Come mothers and fathers
Throughout the land
And don’t criticize
What you can’t understand
Your sons and your daughters
Are beyond your command
Your old road is rapidly agin’.
Please get out of the new one if you can’t lend your hand
For the times they are a-changin’.
The Annals of Neurology editorial and forthcoming Kahn article show several things very clearly:
1. People who live OFF of MS have a very different perspective on CCSVI than people who live WITH MS.
2. Those with a stake in the existing system are naturally going to be very skeptical of anything new, without necessarily being evil, especially something that completely upsets the apple cart and in essence, makes everything they have been telling patients wrong. Some of these people have a financial stake in opposing and delaying CCSVI.
3. Completely absent from the Annals editorial and the Khan, et alia article, Chronic Cerebrospinal Venous Insufficiency and Multiple Sclerosis is any consideration of:
* The fact that time is brain. Risk is not an absolute. It is relative. There are certainly risks from angioplasty and stenting cranial veins. But these risk have to be weighed against the known costs of doing nothing, and the awful side effects of existing treatments. I'll see your Holly Shear and raise you 10 Tysabri deaths.. (Anyone hear Dunn, Khan et alia shouting that patients should be PROTECTED from Tysabri? Didn't think so because this is not about evidence-based medicine. It is about defending turf.)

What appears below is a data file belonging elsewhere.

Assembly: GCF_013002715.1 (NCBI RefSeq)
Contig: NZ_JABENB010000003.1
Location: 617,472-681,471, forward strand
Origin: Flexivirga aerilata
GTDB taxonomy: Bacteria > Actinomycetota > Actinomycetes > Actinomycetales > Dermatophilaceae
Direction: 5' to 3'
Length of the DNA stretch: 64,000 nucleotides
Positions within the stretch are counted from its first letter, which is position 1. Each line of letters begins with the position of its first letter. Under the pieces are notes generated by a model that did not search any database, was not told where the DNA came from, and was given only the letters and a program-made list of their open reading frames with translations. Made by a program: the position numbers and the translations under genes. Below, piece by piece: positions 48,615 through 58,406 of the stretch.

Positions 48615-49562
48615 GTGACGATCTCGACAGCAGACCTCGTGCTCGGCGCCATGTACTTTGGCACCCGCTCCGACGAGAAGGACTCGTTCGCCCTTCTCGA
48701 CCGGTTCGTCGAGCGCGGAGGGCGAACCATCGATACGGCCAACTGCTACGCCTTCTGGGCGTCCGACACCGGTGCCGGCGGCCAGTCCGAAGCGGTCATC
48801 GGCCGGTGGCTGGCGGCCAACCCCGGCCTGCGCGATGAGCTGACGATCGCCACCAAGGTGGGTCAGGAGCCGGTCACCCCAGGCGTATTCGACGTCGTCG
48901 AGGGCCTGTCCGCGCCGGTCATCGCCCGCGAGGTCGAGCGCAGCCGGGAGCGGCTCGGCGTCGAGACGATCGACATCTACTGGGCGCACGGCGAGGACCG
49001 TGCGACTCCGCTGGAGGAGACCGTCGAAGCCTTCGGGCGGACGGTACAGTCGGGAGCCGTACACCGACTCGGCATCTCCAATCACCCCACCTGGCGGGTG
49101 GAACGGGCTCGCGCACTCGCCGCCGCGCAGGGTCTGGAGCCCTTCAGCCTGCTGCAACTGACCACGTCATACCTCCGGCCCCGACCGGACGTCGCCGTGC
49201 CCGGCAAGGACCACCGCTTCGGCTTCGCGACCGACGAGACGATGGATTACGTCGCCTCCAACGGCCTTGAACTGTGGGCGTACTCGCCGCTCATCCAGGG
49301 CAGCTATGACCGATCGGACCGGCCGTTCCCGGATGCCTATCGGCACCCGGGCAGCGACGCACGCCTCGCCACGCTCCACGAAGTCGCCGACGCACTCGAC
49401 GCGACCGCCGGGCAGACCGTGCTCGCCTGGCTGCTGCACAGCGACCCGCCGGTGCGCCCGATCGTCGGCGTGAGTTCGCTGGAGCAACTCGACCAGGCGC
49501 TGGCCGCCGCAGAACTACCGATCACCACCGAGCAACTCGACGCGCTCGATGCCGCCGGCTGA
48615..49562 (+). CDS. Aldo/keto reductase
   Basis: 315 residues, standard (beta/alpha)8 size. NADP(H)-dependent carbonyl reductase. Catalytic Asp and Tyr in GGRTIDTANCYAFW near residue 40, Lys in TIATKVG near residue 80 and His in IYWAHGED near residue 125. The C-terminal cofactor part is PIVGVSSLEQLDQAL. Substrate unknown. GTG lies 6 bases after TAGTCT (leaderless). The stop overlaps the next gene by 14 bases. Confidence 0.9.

If they want to live up to their professional standards, they should be advocating rapid, large scale testing of CCSVI and the funding and creation of treatment trials. That is not what they are doing and Dylan has some advice for them:
Don’t stand in the doorway
Don’t block up the hall
For he that gets hurt
Will be he who has stalled
There’s a battle outside and it is ragin’.
It’ll soon shake your windows and rattle your walls
For the times they are a-changin’.
* Existing treatments carry a very heavy price: 1) they don't stop MS, 2) they have damaging side effects. The evidence so far is that CCSVI is the opposite on both counts.
It is completely disingenuous to tout the need for years of research.
You have to blind at this point to think there is any reason not to be doing CCSVI testing on a large scale to fully understand the link between CCSVI and MS.
And there is just no reason for not advocating and promoting large scale CCSVI clinical trials of treatment.
There is an enormous amount of medical practice that is based on very small clinical studies, especially when it comes to surgical procedures.
Finally, if Larry Steinman doesn't understand why there are very different standards for a relatively benign procedure such as angioplasty compared with drugs such as Tysabri, I think someone should write a script for him for Tysabri or any of the other DMDs. I think he will be able to better understand that difference in about 6 months.
[Edited to correct the number of Tysabri deaths from 23 to 31 as of January 21, 2010.]
Edited again to correct the number of reported deaths--10, not cases of PML--31--from the February 5, 2010 FDA Safety Announcement and to drop the snide comments re: Larry Steinman and Tysabri in light of Marc's comments.
"Since July 2006 (when marketing resumed) through January 21, 2010, there have been 31 confirmed cases of PML worldwide in patients using Tysabri. Of these 31 case reports, 10 were from patients in the U.S. As of January 21, 2010, eight patients have died."